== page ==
It has begun! The long anticipated first day of searching the remote wildlands has finally come. The day started with a cacophony of alarms going off in the hotel room. We frantically scrambled to get all of our gear packed in time to meet Deputy Sheriff Don and Dr. Latham for breakfast where we discussed our plan for the day. I made sure to eat some Activia yogurt (you can ask Izzy, Jordan, and Olivia why). Once we were finished, we squeezed into the minivan where we relished in the last chance to feel cool air conditioning for several hours. The saying is true, you don’t know what you’ve got until it’s gone.
When we got to the search location, we started our line search right away. We used the caliche road as the landmark our anchor would walk next to in order to orient ourselves. Because the road we followed led us north, we spread out our team towards the west and continued north to cover as much ground as possible without getting lost. The landscape was different than I had anticipated. The ground was covered in thick grass and weeds which made our search difficult. At first, we all did a really good job staying together as we traveled through the desert, checking under trees and in the thick brush. We managed to find some faint footprints, old water bottles, a distressed lunchbox and backpack, and a pair of pants. The pants were fairly new, however, nothing suggested the items were from recent activity.
We walked for nearly a mile north before we regrouped and headed back to the car for lunch. Luckily I wasn’t as thirsty as I anticipated. I have my team to thank for this because they suggested that I buy a “camelback” backpack: a bag you wear on your back that contains a pouch than can hold several liters of water. While you are walking, you can simply grab the attached hose for a quick drink. Personally, it makes me feel like a gerbil, but it is truly a life-saver and I recommend it for anyone who works outside in the heat. We kept annoying each other to keep drinking water because, well, we care. Food was much needed, however a comfy seat in the van with a full belly made it difficult to resume our search.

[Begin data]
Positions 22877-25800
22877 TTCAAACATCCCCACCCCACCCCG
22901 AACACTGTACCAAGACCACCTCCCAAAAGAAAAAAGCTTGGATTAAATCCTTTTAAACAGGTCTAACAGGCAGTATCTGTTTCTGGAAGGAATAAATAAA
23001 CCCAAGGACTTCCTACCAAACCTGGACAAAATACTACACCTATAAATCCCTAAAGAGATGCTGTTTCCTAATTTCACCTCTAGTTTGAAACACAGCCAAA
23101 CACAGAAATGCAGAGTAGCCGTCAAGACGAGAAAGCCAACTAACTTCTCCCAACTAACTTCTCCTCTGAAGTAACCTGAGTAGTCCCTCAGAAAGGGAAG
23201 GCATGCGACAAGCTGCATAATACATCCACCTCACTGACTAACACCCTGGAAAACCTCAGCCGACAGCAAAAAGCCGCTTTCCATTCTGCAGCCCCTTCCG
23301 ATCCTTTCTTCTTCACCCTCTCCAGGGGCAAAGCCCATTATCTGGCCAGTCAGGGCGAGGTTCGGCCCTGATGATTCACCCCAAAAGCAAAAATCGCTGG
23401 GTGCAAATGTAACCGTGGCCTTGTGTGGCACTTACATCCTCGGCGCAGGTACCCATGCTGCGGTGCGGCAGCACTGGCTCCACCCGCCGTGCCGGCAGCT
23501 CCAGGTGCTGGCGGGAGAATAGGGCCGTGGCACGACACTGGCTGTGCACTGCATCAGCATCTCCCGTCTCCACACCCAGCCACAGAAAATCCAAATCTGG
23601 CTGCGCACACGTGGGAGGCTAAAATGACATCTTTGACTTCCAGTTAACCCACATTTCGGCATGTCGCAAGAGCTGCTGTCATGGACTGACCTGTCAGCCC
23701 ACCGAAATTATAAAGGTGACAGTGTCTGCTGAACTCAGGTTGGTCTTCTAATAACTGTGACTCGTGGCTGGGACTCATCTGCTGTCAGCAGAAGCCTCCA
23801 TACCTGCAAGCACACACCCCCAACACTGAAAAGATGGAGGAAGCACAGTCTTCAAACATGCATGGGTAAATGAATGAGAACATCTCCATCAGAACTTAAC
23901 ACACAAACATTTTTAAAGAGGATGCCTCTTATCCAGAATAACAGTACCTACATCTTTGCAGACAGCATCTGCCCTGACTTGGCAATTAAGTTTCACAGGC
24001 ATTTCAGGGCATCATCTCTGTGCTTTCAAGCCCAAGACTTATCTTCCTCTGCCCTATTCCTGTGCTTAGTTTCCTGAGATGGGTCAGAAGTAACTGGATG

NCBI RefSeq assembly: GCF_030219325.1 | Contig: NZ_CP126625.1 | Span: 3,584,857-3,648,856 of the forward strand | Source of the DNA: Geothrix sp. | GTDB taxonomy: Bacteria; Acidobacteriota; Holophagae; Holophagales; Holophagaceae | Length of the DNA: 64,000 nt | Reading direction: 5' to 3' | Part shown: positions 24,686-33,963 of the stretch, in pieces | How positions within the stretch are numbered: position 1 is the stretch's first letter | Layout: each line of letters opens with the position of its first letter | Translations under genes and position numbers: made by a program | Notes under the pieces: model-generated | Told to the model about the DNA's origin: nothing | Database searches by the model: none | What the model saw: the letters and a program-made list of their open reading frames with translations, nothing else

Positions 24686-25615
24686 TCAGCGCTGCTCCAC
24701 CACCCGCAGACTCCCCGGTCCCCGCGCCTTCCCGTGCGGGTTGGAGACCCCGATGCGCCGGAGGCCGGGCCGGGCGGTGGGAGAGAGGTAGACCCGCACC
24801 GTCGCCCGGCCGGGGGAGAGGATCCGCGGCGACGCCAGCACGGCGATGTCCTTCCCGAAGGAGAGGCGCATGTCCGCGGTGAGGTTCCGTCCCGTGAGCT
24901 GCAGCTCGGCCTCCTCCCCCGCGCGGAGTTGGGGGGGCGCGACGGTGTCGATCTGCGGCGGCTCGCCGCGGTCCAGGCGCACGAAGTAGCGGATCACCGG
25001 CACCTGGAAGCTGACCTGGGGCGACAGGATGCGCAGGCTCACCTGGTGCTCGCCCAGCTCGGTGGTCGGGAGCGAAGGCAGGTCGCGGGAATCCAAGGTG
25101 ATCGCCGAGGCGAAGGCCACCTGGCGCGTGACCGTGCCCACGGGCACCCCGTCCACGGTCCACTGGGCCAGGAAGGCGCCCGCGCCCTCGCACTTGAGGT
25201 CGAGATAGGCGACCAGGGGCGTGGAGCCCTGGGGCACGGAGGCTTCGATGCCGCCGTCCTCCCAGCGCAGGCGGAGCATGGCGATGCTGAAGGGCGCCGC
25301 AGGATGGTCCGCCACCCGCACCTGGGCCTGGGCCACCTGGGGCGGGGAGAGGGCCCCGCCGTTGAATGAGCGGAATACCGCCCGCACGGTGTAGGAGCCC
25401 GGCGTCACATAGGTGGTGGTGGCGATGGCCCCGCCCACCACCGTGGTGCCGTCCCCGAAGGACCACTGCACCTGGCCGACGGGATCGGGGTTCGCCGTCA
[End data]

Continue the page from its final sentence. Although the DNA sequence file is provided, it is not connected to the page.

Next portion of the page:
The second time around was much more challenging. We searched the other side of the road, however our path led us each astray from one another deeper and deeper into the brush. We checked under trees, avoiding so many thorn-covered branches. I’m not a botanist, but in my opinion there is no need for every tree in Texas to have that many thorns. It’s a bit ridiculous and unnecessary if you ask me.
We didn’t get very far before we needed to take another break. The constant ducking under branches and crawling through the shrubs tired us out real quick, not to mention the 98 degree heat. During our rest, I got a chance to sit down and talk to Don about what he does and how his career led him to where he is today. He is a very welcoming and down-to-earth individual. I admire his sense of compassion and dedication to save lives. We are so fortunate to have him with our team this year, and I look forward to working with him within the next week.
Our last search was conducted a few minutes north at the site of a windmill surrounded by fences to contain livestock. We suspected this would be a good location to find evidence of migrant activity because of the landmark and the water. Dr. Latham was a little nervous about taking the minivan further out on the dirt road where it might lose traction in the sand. We then agreed that if the car made it out successfully she would officially be granted the long awaited name: Sandy. We searched the area and in the surrounding woods but found nothing. We gathered back at the van and Izzy brought back an animal skull for us to see. Thanks to Dr. Nawrocki’s comparative osteology class, I was able to recognize it as some sort of pig skull. Fortunately Sandy got us home in one piece.
Although our search did not lead us to find anything substantial today, the thought of not discovering anything gives me some hope that the individuals we were searching for are still alive to see another day. Being out there today really gave me some perspective of just how treacherous the journey is. There are so many elements of nature against you out there. I am just glad to know that there are people out there like Don and the rest of our team that can be available to help them when needed. Today was a very humbling experience.
Day 1 Complete!
“I enjoy long walks by the dirt roads”